What is a 401(k) QDIA?
posted by Fisher 401(k) February 22, 2017
A 401(k) QDIA (Qualified Default Investment Alternative) is a default investment used when money is contributed to an employee’s 401(k) account, but the employee has not made their investment election. That money is automatically invested into the QDIA. The plan fiduciary—typically the business owner or 401(k) plan manager—is responsible for selecting the QDIA. If the plan has a default investment that meets the DOL's QDIA (Qualified Default Investment Alternative) rules, the plan fiduciaries are not liable for the QDIA's investment performance.
When should a 401(k) have a QDIA?
All 401(k) plans should have a QDIA, because all plans could at some point have business owners or employees saving without an investment election. Plans with automatic enrollment always need a QDIA, but other situations may occur over the life of a 401(k) that result in the need for a QDIA. These instances include:
- Employer contributions on behalf of an employee who isn’t contributing
- Incomplete enrollment forms
- Beneficiary or alternative payee balances
- Qualified domestic relations order
- Removal of investment options
- 401(k) rollovers
- Missing persons
There are four types of QDIAs. Selecting a QDIA saves the business owner from liability while helping employees save for retirement. Via the U.S. Department of Labor:
- A product with a mix of investments that takes into account the individual’s age or retirement date—like target date funds.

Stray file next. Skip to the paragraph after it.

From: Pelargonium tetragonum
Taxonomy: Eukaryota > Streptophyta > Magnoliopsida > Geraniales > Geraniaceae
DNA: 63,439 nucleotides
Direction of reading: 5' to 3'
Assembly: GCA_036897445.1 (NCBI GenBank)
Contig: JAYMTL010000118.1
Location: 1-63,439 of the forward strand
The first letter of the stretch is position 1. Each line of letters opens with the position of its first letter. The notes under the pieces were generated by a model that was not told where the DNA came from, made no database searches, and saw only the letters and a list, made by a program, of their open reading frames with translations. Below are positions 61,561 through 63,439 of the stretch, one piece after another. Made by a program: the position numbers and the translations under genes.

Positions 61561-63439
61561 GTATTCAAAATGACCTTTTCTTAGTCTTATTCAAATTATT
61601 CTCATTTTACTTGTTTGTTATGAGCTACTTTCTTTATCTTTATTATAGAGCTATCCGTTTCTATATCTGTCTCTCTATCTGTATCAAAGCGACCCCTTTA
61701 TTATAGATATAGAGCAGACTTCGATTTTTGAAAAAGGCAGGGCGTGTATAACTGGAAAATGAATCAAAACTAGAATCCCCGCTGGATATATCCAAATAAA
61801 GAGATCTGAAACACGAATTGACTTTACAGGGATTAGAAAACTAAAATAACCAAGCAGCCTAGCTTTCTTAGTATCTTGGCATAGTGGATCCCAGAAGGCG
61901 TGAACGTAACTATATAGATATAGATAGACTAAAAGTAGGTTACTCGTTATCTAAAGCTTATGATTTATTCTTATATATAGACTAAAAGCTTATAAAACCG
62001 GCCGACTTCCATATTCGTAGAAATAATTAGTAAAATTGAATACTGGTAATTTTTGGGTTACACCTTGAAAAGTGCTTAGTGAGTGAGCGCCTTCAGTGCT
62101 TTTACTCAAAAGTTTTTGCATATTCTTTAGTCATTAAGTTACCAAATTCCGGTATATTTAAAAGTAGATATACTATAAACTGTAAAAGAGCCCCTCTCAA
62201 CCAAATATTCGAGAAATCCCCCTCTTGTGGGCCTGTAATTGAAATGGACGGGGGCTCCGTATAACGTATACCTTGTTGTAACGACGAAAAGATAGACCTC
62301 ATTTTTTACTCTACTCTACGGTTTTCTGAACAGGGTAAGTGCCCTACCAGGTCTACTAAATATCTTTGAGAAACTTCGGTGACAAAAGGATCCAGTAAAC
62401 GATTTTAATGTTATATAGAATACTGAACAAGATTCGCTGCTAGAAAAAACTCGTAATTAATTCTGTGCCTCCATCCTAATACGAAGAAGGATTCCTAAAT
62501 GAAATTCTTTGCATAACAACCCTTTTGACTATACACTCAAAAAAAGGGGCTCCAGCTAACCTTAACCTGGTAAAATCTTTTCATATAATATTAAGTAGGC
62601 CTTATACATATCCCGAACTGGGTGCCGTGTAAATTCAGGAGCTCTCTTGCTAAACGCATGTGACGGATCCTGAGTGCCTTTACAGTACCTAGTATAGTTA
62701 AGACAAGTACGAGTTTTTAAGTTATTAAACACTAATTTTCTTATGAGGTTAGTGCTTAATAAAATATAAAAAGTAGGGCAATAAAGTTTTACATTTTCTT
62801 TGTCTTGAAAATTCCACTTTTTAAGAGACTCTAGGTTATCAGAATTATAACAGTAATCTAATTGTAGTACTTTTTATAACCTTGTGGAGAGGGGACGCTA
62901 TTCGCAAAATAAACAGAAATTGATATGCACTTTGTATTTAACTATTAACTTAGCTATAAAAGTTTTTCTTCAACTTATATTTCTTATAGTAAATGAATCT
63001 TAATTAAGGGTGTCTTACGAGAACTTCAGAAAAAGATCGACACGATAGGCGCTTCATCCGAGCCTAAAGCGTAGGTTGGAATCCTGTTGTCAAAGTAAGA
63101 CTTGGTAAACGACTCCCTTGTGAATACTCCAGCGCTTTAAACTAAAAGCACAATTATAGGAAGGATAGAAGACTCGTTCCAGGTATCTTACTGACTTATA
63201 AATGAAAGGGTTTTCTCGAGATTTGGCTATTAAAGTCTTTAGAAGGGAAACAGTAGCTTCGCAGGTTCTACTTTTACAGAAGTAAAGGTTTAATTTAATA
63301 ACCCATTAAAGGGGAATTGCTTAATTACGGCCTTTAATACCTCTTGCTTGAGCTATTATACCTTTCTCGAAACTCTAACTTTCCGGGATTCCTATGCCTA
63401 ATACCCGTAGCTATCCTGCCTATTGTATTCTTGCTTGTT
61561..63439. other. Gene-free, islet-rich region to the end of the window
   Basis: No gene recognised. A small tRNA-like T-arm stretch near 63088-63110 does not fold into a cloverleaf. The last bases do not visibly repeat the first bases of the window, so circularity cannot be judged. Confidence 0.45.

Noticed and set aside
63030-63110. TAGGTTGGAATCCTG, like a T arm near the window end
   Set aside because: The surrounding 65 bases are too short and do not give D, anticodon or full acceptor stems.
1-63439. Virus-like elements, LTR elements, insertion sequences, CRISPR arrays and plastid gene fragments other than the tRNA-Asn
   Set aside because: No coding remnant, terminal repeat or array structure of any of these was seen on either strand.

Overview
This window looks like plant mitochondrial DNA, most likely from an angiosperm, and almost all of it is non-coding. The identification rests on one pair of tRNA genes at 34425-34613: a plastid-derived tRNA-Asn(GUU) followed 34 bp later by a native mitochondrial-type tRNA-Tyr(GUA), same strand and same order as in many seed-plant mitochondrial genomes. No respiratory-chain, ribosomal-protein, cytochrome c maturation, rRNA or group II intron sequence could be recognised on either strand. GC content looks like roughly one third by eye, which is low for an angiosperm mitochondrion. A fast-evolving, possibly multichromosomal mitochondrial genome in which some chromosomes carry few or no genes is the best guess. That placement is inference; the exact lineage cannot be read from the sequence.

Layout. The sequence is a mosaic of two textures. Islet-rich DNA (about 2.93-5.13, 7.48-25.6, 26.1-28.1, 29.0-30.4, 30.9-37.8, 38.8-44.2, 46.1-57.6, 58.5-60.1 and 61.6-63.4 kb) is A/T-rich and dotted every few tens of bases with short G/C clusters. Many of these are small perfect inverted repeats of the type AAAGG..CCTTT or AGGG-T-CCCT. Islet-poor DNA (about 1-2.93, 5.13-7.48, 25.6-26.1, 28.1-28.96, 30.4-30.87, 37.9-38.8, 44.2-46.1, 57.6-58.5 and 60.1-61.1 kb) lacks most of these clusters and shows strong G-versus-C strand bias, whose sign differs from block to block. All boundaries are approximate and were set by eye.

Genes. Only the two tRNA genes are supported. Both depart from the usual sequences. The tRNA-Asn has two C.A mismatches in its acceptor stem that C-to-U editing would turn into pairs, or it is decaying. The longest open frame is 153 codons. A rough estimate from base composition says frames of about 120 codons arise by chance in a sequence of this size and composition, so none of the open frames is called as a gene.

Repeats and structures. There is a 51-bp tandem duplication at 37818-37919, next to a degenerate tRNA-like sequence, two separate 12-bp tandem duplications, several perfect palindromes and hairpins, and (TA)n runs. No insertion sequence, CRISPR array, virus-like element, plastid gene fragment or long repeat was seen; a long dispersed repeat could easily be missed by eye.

- An investment service that provides an asset mix (based on an employee’s current contributions and existing plan options) that takes into account the individual’s age or retirement date—like a managed account.
- A product with a mix of investments that accounts for the demographic characteristics of all employees, rather than each individual—like a balanced fund.
- A short-term, low-risk, low-return product (a “capital preservation” product) for only the first 120 days of participation—like a money market fund.
Advantages of having a QDIA
- For business owners: Having a QDIA relieves business owners and other plan fiduciaries of liabilities for investment losses. It also enhances the primary benefit of a 401(k) by automatically providing investments with the potential for long-term growth, regardless of how engaged the employees are.
- For employees: A QDIA protects employees from missing out on potential long-term growth when they don’t make an investment selection. This also simplifies investment decision-making by selecting the 401(k) investments for them, because that money will automatically be invested for long-term retirement savings.